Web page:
As a way to better manage the cost of administering a plan, employers frequently ask about the options for allocating plan expenses to participants. These discussions may focus on several related issues including whether charging such accounts to former employees can legally rid the plan of accounts from the plan and to also encourage former employees with larger accounts to agree to take distributions.
Additionally, removing small accounts of former employees from a plan may arise when a participant eligible to receive a distribution cannot be found or the participant has been found but just doesn’t respond to a distribution notice. Where the account is too small (under $1,000) to force out as an automatic IRA rollover, the employer really has few options in removing those accounts. So what can be done to rid the plan of small accounts under $1,000?
One approach is to impose an annual per capita fee of, say $25 for example, to each account of all terminated participants with a vested balance that are still held by the plan as a recordkeeping expense. Such a charge will of course need to be permitted under the terms of the plan document. In 2003, the Department of Labor released guidance in a field assistance bulletin, FAB 2003-3, allowing this type of charge, as discussed in more detail below.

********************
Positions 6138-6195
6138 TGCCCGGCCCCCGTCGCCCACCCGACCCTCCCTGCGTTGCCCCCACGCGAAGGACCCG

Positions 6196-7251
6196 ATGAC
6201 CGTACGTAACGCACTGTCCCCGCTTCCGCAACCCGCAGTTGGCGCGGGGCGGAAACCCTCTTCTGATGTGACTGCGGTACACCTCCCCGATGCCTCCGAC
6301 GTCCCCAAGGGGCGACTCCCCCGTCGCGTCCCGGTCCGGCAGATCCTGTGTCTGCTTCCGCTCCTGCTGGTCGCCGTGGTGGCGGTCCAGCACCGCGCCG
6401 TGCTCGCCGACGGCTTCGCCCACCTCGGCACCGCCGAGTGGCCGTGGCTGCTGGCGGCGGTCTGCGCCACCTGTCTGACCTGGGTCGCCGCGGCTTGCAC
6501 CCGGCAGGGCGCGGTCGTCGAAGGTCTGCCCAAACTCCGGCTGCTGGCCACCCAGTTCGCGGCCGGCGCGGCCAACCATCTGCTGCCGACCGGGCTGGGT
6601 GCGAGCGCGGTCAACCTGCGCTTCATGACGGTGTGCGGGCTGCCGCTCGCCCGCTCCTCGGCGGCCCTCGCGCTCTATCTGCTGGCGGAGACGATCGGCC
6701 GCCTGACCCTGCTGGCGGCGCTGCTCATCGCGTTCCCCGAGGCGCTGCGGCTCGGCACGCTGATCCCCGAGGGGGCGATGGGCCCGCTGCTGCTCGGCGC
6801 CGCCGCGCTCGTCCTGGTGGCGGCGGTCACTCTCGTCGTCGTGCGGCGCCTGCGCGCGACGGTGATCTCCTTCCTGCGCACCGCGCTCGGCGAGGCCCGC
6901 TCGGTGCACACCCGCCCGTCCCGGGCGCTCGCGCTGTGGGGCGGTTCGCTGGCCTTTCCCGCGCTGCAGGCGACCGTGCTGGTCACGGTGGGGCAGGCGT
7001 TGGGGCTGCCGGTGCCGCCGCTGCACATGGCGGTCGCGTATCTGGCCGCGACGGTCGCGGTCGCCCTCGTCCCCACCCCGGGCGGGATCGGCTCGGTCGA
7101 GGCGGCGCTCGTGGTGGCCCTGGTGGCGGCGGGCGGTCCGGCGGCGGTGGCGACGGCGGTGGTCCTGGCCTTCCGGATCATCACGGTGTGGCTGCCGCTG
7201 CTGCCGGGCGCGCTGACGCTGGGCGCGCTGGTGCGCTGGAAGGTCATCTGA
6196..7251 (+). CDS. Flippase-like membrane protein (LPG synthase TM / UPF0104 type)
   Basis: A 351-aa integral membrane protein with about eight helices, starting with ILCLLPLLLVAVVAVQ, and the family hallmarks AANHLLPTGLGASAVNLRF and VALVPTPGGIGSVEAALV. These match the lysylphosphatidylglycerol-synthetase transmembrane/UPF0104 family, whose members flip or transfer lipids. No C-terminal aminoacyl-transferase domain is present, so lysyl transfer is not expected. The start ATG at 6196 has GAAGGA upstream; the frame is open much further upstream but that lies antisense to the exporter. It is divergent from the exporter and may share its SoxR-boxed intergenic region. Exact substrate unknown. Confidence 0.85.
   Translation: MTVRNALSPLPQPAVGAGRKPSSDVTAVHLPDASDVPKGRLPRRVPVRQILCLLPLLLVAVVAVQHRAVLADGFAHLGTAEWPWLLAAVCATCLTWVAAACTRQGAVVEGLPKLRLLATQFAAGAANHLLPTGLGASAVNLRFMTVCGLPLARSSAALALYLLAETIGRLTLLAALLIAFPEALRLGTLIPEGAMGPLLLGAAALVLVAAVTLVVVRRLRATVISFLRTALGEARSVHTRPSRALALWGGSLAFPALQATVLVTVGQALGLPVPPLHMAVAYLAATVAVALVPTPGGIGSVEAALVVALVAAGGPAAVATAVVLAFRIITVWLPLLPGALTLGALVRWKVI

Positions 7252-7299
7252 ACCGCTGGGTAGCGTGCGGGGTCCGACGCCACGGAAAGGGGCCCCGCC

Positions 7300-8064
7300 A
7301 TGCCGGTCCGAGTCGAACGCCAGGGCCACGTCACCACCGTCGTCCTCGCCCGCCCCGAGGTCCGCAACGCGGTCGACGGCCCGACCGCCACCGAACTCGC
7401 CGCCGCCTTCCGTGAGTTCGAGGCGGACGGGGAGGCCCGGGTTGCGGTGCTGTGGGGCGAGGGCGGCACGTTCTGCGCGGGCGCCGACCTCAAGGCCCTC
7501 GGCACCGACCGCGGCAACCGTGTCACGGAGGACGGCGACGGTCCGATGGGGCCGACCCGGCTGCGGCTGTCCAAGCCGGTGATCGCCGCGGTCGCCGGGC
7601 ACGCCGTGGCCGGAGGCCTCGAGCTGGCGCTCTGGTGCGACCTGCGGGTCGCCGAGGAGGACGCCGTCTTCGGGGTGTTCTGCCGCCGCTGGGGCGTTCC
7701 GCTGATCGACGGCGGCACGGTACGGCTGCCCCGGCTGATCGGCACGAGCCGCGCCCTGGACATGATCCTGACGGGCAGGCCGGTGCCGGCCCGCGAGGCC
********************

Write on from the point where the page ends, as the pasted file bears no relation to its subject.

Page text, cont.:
This DOL guidance was discussed by Treasury in Rev. Rul. 2004-10. There the IRS addressed a qualified defined contribution plan that permitted participants to elect withdrawal of their vested account anytime after a termination of employment up until the plan’s normal retirement age. The plan provided that certain administrative expenses – such as investment management fees – would be allocated pro rata (based on each account’s assets as a percent of all plan assets) to the individual accounts of all participants and beneficiaries based on the value of their account balances in the plan. The plan also provided that any account’s share of the expenses that were not paid by the employer would be charged against the account. This employer paid plan costs only for active employees. Thus, the cost associated with the accounts of former employees or their beneficiaries was charged directly to those accounts. The Service ruled that the charges represented proper and reasonable plan expenses under ERISA.
The legal question was whether such a charge made only to the accounts of terminated participants represented an impermissible “significant detriment” to those participants who did not consent to a distribution and violated IRC 411(d)(11). That section prohibits the distribution of a terminated participant’s account without the consent of the participant when the benefit exceeds $5,000. The question here was did the imposition of such a charge to only the terminated participants or beneficiaries impose a significant detriment to the participant that did not consent to a distribution so that the significant detriment rule was violated. That is, was the participant being improperly coerced to make the distribution election now rather than leave the funds in the plan?